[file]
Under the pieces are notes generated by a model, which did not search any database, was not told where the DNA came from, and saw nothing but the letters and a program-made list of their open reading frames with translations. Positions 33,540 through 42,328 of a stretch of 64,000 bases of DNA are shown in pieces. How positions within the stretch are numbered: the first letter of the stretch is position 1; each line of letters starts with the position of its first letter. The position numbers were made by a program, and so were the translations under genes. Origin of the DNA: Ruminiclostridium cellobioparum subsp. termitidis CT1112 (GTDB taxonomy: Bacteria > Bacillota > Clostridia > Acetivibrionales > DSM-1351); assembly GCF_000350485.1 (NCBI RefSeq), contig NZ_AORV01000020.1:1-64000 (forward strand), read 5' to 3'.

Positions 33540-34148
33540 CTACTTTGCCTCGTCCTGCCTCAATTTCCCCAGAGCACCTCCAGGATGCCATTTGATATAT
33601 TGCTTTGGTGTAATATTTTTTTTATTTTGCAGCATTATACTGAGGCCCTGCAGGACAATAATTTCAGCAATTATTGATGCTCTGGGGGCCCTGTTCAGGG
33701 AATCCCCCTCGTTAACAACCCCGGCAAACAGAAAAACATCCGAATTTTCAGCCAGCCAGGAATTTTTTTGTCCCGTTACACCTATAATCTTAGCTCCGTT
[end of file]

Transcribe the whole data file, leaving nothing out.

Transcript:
Under the pieces are notes generated by a model, which did not search any database, was not told where the DNA came from, and saw nothing but the letters and a program-made list of their open reading frames with translations. Positions 33,540 through 42,328 of a stretch of 64,000 bases of DNA are shown in pieces. How positions within the stretch are numbered: the first letter of the stretch is position 1; each line of letters starts with the position of its first letter. The position numbers were made by a program, and so were the translations under genes. Origin of the DNA: Ruminiclostridium cellobioparum subsp. termitidis CT1112 (GTDB taxonomy: Bacteria > Bacillota > Clostridia > Acetivibrionales > DSM-1351); assembly GCF_000350485.1 (NCBI RefSeq), contig NZ_AORV01000020.1:1-64000 (forward strand), read 5' to 3'.

Positions 33540-34148
33540 CTACTTTGCCTCGTCCTGCCTCAATTTCCCCAGAGCACCTCCAGGATGCCATTTGATATAT
33601 TGCTTTGGTGTAATATTTTTTTTATTTTGCAGCATTATACTGAGGCCCTGCAGGACAATAATTTCAGCAATTATTGATGCTCTGGGGGCCCTGTTCAGGG
33701 AATCCCCCTCGTTAACAACCCCGGCAAACAGAAAAACATCCGAATTTTCAGCCAGCCAGGAATTTTTTTGTCCCGTTACACCTATAATCTTAGCTCCGTT